HallScript, a Lebanon-based company that specializes in writing- and editing-related services, offers ghostwriting as a service.
Currently spamming under a likely contrived name (Dale Keith Roberts), the company offers “holistic” language and copyright services:
From: Dale Keith Roberts <firstname.lastname@example.org>
Date: Wed, May 25, 2016 at 10:06 AM
Subject: New service for clients
Holistic Language & Copyright Services
HallScript is a newly established enterprise consisting of highly qualified and experienced professionals (based in Lebanon and officially endorsed by the Ministry of Economy & Trade of Lebanon) offering superior quality services and competitive rates in translation, editing/proofreading, copyright management and design (digital & hard copy formats, in various major world languages). Added to these professional services are our expert content writers in finance, economics, business, technical & scientific subjects and much more. Our prestigious clients include the RAND Corporation and Cambridge University. We invite you to browse through the website on the Internet (go to – hallscript.com), and we hope to be able to have the unique opportunity of working closely with your business/institute, in the near future.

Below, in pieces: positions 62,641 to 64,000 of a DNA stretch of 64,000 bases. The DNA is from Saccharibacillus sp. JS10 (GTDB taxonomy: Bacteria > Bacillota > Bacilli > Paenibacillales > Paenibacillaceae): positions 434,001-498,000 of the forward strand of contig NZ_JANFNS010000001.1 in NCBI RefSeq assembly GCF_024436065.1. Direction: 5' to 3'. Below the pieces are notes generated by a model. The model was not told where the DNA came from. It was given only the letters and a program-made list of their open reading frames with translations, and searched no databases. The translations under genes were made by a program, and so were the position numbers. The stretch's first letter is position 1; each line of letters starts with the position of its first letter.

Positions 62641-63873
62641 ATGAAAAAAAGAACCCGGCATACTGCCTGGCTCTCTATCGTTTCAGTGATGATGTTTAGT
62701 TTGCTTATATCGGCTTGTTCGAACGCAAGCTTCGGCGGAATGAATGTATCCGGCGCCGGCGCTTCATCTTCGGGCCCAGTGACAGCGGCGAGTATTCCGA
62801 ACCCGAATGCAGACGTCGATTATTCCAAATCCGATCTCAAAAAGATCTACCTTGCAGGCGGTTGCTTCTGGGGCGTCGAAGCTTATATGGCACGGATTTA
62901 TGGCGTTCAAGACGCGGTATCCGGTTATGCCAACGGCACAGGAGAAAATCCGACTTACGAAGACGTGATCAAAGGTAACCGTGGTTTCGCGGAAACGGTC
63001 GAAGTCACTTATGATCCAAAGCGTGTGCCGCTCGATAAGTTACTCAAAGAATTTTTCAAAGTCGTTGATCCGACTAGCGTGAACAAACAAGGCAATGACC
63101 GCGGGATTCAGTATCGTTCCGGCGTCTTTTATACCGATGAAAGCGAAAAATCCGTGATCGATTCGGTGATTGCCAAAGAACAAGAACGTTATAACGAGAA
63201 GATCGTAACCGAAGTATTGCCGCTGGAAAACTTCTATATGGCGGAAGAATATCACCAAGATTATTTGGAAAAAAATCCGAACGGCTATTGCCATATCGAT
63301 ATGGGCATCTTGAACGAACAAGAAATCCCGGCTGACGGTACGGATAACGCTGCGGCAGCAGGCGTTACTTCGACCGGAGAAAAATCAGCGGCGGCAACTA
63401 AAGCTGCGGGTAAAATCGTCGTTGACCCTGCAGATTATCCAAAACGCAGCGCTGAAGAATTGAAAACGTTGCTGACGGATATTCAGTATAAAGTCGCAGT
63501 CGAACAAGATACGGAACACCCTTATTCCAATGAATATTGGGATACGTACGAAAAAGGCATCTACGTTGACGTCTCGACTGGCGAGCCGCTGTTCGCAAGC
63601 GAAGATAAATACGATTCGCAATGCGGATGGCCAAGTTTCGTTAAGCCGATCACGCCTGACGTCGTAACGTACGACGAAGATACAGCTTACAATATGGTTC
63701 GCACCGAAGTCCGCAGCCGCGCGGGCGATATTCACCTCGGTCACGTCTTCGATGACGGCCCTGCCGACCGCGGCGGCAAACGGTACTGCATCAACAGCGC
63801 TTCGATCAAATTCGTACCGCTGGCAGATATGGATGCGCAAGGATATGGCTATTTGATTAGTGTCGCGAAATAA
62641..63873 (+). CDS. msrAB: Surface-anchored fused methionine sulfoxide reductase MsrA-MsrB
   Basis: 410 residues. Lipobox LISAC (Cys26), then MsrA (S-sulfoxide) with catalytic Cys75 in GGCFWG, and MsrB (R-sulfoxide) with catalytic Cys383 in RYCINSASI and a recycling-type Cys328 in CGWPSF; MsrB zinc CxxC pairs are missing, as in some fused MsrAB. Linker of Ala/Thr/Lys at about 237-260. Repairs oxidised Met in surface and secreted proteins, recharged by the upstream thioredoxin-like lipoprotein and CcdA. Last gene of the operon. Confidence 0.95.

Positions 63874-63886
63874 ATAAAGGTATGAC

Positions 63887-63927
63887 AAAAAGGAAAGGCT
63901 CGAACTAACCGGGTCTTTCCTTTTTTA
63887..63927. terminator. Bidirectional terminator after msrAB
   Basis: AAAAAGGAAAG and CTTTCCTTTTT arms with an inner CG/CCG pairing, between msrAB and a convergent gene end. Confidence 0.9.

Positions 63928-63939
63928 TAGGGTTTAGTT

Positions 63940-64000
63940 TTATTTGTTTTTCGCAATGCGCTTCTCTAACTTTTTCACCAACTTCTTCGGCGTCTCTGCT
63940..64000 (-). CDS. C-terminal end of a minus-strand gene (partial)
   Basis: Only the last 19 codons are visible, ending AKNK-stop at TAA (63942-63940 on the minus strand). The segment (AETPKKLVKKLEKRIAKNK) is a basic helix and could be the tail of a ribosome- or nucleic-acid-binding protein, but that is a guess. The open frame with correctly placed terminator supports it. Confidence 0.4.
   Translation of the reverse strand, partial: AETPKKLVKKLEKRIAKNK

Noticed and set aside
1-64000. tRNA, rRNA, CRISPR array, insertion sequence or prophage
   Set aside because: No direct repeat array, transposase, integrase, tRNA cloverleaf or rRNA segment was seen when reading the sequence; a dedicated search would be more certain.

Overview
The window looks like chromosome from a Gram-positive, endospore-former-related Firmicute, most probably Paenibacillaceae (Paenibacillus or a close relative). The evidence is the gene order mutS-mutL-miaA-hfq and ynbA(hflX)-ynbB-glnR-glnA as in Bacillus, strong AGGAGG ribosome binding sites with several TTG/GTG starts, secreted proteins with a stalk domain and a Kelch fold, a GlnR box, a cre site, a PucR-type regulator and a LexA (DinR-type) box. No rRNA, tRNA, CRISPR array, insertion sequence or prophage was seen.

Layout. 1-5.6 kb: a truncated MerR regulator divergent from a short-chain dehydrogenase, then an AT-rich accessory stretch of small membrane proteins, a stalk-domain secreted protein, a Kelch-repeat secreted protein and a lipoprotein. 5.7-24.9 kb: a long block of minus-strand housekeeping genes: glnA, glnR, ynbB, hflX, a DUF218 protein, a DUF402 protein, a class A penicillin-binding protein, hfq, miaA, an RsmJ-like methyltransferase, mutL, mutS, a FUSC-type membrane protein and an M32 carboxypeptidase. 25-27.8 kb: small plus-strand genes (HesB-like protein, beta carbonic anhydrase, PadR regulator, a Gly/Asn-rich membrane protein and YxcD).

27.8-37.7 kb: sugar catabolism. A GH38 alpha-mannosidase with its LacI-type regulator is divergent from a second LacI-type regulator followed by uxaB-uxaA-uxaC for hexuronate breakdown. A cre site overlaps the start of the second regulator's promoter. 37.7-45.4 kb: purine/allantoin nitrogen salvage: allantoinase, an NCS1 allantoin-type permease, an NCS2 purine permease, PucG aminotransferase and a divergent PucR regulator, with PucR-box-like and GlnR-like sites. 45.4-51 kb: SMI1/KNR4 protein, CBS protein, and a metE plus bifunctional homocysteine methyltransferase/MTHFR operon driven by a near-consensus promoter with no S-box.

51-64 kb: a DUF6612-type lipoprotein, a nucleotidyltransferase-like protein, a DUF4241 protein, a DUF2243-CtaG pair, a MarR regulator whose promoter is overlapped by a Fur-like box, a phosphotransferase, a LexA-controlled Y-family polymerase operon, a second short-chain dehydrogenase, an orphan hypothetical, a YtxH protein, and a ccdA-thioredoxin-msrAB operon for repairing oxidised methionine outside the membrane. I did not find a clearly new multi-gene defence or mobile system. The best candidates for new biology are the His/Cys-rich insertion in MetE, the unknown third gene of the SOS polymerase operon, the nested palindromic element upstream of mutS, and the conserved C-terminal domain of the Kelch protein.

Miss Tina Maalouf
Ghostwriting involves paying someone to write something on your behalf, something you take authorship credit for.
In some domains, such as mass-market autobiography, it’s not considered unethical. But in scholarly writing, ghostwriting is unethical, and it’s considered a form of “academic dishonesty.”
The pay-to-publish model is leading to many changes in scholarly publishing. You pay to publish, and increasingly, some researchers pay companies to complete other parts of the research process also.
Researchers with access to funds will be more successful than those without. Merit, innovation, good ideas, and novelty will take second place to money in the bank used for scholarly publishing.
Scholarly publishing is becoming less about sharing discoveries and more about paying companies to prepare and publish something so you can get academic credit.
Hat tip: Dr. Solomon Stein